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Grocery Shopping in South Africa + Some New Foods I Tried While There

unnamedMy first dinner on the plane: cheese ravioli. It was surprisingly good. And the cake was yummy, too!

One of the commitments I made to myself before leaving on my trip to South Africa was that I would try everything offered to me. Now, you might think that sounds rather simplistic and obvious… but you have to understand that I’m not really that much of an adventurous kind of person.

Nope. I like sameness. I take comfort in foods that I know exactly how they’ll taste. I’m the girl who will eat the same thing again and again and again and again and rarely ever grow tired of it.

So for me to decide I was going to try everything offered to me was kind of a risky and “out-there” move. And it paid off… because not only did I get to experience more of the tastes of South Africa as a result, I really found that it was fun to live a little bit on the “wild side”, if you can call it that! 😉

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had recommended that we order Appletiser on the plane. It’s a true authentic South African drink — basically like carbonated apple juice. It was delicious!

One thing I noticed while in South Africa was that they drink a lot of juice and other non-water beverages. They also drink a LOT of tea but aren’t much into coffee. Well, some of the restaurants we went to had delicious coffee drinks, but they don’t have Starbucks there and I didn’t see many coffee shops. It may have just been the area, though.

I can tell you that the second night we went to over to one family’s house for a Braai and I saw an espresso maker at their house, I may have just heard angels singing. 🙂

I discovered that Morne (the host) was a coffee aficionado and he was thrilled to find someone else who shared his love of coffee. He saw to it that I had good coffee the rest of the trip — even bringing a thermos of hot coffee for us to drink while we were on .

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The night we got into South Africa, we had a fairly traditional dinner (lasagna, salad, etc.), but after dinner, Lisa-Jo’s parents pulled out some new-to-me foods, including (shown above). I’d never even heard of this fruit and thought it was delicious. We also had fresh mango, which was amazing!

And this was only a taste of what was to come. Throughout the week Lisa-Jo’s dad was constantly cutting up different fresh fruit for us, including the juiciest peaches I’ve pretty much ever eaten and fresh figs (I’m not sure that I’ve ever eaten fresh figs before. They were pretty good!)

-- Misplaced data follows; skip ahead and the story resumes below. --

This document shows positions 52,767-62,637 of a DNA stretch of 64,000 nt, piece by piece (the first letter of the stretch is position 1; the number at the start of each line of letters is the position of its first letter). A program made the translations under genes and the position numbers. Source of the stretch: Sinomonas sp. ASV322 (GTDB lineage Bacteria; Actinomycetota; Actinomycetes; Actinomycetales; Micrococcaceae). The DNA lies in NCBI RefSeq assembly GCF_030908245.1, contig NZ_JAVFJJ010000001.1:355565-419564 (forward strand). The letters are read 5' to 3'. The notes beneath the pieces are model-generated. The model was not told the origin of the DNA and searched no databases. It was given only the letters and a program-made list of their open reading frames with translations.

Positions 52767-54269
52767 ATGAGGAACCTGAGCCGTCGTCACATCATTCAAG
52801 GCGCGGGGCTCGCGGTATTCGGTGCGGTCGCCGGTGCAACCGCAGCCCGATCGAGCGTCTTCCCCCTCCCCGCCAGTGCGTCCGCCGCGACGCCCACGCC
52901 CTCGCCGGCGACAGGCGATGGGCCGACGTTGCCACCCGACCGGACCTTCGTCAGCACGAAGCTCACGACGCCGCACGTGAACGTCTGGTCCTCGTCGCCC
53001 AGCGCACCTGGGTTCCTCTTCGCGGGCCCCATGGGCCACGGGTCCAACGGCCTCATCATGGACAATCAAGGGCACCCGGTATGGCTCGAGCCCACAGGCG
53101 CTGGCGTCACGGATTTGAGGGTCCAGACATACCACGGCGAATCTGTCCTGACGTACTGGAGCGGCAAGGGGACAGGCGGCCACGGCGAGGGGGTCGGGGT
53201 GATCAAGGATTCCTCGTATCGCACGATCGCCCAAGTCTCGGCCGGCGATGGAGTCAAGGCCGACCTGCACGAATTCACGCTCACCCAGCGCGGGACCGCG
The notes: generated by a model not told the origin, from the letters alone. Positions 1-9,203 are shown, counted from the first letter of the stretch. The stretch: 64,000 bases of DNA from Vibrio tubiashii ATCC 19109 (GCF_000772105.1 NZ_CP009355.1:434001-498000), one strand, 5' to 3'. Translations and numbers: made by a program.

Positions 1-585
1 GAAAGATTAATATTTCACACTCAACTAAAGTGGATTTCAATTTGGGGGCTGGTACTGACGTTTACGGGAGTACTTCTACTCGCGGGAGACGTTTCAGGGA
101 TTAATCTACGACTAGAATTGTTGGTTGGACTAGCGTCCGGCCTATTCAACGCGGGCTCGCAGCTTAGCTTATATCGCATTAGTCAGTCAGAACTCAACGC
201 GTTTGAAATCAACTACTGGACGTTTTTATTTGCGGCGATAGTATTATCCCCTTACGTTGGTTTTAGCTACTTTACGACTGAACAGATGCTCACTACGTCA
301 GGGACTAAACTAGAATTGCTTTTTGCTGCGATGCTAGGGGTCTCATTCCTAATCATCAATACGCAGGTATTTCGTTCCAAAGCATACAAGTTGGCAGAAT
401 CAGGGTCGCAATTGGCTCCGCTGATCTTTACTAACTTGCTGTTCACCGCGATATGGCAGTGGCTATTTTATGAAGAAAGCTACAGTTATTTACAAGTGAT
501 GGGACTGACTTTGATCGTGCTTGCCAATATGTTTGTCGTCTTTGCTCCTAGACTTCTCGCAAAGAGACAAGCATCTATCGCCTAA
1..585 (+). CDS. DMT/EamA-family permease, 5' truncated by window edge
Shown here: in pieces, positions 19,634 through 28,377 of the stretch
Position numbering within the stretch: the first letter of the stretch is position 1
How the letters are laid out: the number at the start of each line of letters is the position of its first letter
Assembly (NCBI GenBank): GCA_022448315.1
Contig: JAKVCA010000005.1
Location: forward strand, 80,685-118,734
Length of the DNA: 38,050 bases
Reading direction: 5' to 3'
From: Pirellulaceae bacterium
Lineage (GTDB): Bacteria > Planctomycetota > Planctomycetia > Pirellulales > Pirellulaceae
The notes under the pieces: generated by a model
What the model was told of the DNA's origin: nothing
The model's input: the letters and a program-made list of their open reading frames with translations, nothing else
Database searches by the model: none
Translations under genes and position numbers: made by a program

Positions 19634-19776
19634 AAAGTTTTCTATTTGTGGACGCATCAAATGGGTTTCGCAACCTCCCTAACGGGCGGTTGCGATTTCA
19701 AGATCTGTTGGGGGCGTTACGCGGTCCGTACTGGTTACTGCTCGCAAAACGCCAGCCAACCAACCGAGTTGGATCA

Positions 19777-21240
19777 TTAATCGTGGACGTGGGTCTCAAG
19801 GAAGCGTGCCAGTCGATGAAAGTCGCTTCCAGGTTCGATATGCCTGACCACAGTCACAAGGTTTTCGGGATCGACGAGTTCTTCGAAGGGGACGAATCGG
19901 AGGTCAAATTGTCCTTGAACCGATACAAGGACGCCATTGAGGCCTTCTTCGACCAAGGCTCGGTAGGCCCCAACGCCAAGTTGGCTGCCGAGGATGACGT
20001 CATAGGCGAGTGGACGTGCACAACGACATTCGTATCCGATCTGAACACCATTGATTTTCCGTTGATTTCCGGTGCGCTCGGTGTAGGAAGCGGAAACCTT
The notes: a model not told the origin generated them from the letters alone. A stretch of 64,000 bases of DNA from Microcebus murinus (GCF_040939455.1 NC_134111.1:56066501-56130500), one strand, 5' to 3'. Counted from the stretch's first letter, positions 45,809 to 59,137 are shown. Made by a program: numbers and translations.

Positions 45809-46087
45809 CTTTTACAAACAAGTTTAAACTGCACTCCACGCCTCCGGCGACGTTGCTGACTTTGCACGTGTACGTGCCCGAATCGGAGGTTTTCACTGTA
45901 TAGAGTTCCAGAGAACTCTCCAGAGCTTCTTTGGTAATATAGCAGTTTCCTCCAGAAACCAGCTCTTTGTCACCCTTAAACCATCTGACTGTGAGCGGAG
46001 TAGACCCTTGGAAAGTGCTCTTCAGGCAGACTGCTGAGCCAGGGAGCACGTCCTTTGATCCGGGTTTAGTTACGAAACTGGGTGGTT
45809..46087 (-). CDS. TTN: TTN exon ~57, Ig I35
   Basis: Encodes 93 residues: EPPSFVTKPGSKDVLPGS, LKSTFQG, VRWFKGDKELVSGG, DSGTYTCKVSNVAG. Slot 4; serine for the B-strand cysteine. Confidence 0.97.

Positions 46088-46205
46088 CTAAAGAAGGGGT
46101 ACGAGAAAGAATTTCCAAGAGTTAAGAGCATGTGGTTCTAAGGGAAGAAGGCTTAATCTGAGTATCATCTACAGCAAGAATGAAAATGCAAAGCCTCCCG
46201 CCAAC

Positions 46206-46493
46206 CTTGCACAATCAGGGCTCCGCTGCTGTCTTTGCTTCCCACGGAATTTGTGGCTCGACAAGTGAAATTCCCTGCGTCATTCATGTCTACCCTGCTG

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That night, we were also introduced to . The name and the look of it sounds a bit disturbing, but it tasted like really flavorful beef jerky.

Later in the week, Lisa-Jo’s mom took us to the meat shop where they actually dry the Biltong — it was hanging all over the place above the meat counter in long strips! — and we got fresh Biltong cut up right there for us.

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The first full day we were there, we visited the  where they feed, play games with, and do afterschool homework help for over 100 kids every day. We got there right before they were getting ready to feed all of the kids.

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We got to see the Care Givers in action — serving lunch, working with the kids, etc. — and then they told us they had a special surprise: we got to eat some of what they served the kids some very traditional South African foods!

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This was our lunch spread: , , and (corn).

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The tasted really bland (I don’t think they put any kind of flavoring or seasoning in it because that’s typically how the kids eat it) and it was kind of overwhelming to realize that this is some of the only food that the poorer families have regularly.

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The was very delicious and would eat it every day for a meal and not get tired of it. 🙂

The Morogo was wild spinach, they told us, and it tasted just like that — fresh, very green leafy, and like it had just been picked. “Mealies” is what they call corn. They had boiled it, but it was still kind of fresh and crunchy.

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The next day, we went on a sort of safari ride at a Game Lodge — where we saw elephants, cheetahs, a giraffe, a mother rhino and her baby, ostriches, dung beetles, and much more. All roaming in the wild!

It was kind of surreal — especially because we were about 10 feet away from two elephants at one point. (See .)

We stopped for snacks and drinks and they suggested I try the Creme Soda. It’s not like our American cream soda at all. It’s green and very sweet. I basically never drink soda, so this was quite a leap for me.